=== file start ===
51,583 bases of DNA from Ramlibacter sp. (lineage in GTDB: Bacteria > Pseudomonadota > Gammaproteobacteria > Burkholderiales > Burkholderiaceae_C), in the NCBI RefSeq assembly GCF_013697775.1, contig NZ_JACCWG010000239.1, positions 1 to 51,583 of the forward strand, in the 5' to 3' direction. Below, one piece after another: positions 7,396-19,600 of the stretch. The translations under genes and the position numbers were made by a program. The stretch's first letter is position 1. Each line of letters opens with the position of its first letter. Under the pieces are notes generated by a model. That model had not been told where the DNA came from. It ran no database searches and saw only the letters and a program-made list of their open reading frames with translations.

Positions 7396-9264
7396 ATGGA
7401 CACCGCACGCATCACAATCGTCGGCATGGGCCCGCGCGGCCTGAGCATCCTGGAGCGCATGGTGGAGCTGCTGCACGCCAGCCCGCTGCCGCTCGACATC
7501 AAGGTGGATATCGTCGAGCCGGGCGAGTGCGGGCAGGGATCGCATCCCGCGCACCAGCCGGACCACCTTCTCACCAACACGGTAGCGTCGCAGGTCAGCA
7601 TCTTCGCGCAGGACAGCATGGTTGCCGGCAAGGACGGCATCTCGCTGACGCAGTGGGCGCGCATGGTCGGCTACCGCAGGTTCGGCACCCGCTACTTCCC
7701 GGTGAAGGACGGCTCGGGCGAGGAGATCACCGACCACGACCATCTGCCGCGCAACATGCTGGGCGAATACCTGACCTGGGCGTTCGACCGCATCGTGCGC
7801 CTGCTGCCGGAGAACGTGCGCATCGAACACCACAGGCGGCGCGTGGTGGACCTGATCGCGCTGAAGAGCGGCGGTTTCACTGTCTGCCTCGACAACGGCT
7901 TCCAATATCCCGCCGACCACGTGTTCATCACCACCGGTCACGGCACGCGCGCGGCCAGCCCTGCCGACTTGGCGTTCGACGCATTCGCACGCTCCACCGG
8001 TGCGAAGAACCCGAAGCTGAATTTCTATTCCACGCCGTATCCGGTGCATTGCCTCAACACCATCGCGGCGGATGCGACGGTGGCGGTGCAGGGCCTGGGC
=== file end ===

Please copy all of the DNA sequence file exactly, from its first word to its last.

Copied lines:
51,583 bases of DNA from Ramlibacter sp. (lineage in GTDB: Bacteria > Pseudomonadota > Gammaproteobacteria > Burkholderiales > Burkholderiaceae_C), in the NCBI RefSeq assembly GCF_013697775.1, contig NZ_JACCWG010000239.1, positions 1 to 51,583 of the forward strand, in the 5' to 3' direction. Below, one piece after another: positions 7,396-19,600 of the stretch. The translations under genes and the position numbers were made by a program. The stretch's first letter is position 1. Each line of letters opens with the position of its first letter. Under the pieces are notes generated by a model. That model had not been told where the DNA came from. It ran no database searches and saw only the letters and a program-made list of their open reading frames with translations.

Positions 7396-9264
7396 ATGGA
7401 CACCGCACGCATCACAATCGTCGGCATGGGCCCGCGCGGCCTGAGCATCCTGGAGCGCATGGTGGAGCTGCTGCACGCCAGCCCGCTGCCGCTCGACATC
7501 AAGGTGGATATCGTCGAGCCGGGCGAGTGCGGGCAGGGATCGCATCCCGCGCACCAGCCGGACCACCTTCTCACCAACACGGTAGCGTCGCAGGTCAGCA
7601 TCTTCGCGCAGGACAGCATGGTTGCCGGCAAGGACGGCATCTCGCTGACGCAGTGGGCGCGCATGGTCGGCTACCGCAGGTTCGGCACCCGCTACTTCCC
7701 GGTGAAGGACGGCTCGGGCGAGGAGATCACCGACCACGACCATCTGCCGCGCAACATGCTGGGCGAATACCTGACCTGGGCGTTCGACCGCATCGTGCGC
7801 CTGCTGCCGGAGAACGTGCGCATCGAACACCACAGGCGGCGCGTGGTGGACCTGATCGCGCTGAAGAGCGGCGGTTTCACTGTCTGCCTCGACAACGGCT
7901 TCCAATATCCCGCCGACCACGTGTTCATCACCACCGGTCACGGCACGCGCGCGGCCAGCCCTGCCGACTTGGCGTTCGACGCATTCGCACGCTCCACCGG
8001 TGCGAAGAACCCGAAGCTGAATTTCTATTCCACGCCGTATCCGGTGCATTGCCTCAACACCATCGCGGCGGATGCGACGGTGGCGGTGCAGGGCCTGGGC